Two patients this week came in with acute low back pain that was referring to the back of the leg and down the back of the knee to their toes. The pain was intense and they could barely manage to walk in and could hardly sit down. Once they were there, getting back out the chair was even harder. They had tried to stretch, apply hot and cold packs and had taken a lot of pain killers to try to ease the pain.
One of the most common concerns our patients come in with and tell us they have is a “pinched nerve”. Whilst the term “pinched nerve” is commonly used, it is not a totally accurate description of what has happened. This sort of presentation happens too often in practice and I wanted to take the time to discuss what this actually is and what we can do as chiropractors to treat it.
Although the above presentation is severe, it happens way more than you think. Typically, patients who present like this usually describe an episode or incident where they picked up something, twisted or bent over, and shortly after experience intense pain and/or a painful sensation that feels like pins and needles or sharp shooting pain that travels down the leg or arm. It can be very alarming and scary as it leaves people feeling quite debilitated.
You see, our spine plays a very important role, not only does it allows us to move, but it acts like a suit of armour protecting our delicate nervous system. Nerves branch off the spinal cord through the spine to all our organs and tissues. The condition commonly referred to as a pinched nerve is usually used to describe some sort of irritation to the nerve root as it exits from the spinal cord between our vertebrae. This irritation can come in the form of inflammation, or direct pressure to the nerve as it exits the spine.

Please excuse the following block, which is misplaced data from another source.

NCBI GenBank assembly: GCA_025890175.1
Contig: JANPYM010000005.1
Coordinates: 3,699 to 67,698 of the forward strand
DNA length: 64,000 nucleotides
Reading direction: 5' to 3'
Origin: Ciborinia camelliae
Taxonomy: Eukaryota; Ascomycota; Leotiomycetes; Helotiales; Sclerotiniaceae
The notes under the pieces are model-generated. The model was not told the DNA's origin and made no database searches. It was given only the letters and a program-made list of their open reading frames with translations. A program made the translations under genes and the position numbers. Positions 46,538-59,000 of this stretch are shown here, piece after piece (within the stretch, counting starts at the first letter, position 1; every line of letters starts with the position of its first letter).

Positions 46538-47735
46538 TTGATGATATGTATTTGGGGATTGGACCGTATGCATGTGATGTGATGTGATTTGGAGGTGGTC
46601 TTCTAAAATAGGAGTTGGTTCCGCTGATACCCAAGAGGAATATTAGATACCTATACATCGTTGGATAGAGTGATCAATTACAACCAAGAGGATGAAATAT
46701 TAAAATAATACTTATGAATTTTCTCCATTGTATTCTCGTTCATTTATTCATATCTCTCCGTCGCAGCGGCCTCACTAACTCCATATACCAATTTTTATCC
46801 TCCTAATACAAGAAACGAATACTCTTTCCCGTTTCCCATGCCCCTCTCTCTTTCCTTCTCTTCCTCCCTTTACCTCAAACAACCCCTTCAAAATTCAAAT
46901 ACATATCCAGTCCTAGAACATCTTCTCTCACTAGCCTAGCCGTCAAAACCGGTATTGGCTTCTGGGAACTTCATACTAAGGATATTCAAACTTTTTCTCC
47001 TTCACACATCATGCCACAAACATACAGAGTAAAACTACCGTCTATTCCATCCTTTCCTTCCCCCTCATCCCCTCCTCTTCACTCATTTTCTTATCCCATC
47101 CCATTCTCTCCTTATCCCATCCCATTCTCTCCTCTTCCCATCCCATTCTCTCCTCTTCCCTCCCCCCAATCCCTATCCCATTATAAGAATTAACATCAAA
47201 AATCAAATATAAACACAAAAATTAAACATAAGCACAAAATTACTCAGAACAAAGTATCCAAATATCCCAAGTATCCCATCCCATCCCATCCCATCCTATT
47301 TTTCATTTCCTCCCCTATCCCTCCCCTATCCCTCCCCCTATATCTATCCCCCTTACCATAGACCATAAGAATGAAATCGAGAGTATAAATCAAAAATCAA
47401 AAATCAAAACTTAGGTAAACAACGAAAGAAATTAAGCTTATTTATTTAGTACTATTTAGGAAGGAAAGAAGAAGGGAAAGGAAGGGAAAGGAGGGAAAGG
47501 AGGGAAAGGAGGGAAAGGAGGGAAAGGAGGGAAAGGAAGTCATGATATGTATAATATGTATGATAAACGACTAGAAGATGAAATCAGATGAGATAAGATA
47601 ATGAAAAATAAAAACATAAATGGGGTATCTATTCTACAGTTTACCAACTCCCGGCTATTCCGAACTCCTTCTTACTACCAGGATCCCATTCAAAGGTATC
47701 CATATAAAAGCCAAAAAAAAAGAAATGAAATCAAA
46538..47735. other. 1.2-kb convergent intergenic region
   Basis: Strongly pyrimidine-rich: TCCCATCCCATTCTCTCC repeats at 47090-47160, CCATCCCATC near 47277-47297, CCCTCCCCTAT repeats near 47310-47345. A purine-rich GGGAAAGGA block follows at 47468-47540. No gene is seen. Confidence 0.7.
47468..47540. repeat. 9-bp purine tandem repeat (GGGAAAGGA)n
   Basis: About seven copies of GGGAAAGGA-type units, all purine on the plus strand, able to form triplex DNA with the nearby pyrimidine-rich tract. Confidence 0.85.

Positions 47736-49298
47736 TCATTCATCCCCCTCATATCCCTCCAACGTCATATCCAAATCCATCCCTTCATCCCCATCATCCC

So how does a nerve get irritated? Well, our vertebrae that stack up on top of each other forming our spinal column can be jarred out of their normal alignment. That is called “vertebral subluxation or simply subluxation”. If left alone, and not corrected, a subluxation can cause the spongy disc to dehydrate over time. This causes the space between the joints to narrow and either sprain the joint where they meet, or cause the disc to dehydrate enough to push out and either directly touch the nerves or create enough inflammation to irritate the nerves. This irritation to the nerves can mean that pain signals travel down the length of the vertebrae to the legs or arms. It can also affect muscle strength, reduce sensation, create a feeling of numbness or just hurt like hell!
If that is the case, usually the most effective treatment is to restore correct motion to that level and remove the subluxation. The chiropractic treatment for this is called the spinal adjustment. The adjustment is a gentle, highly effective correction delivered skillfully to the vertebrae or segment that has been jarred out of its normal alignment. Once this happens, normal motion slowly follows and healing can begin. Typically, an acute injury can be resolved fairly quickly and easily. Our aim is to remove the problem at the source.
Our two patients were put through a range of tests and we looked over their spinal xrays. After they received their first adjustment, they were able to move better with less pain. Spinal health and it is our job as chiropractors to assess and examine how the spine is working and remove any subluxations, that if left untreated can cause greater issues.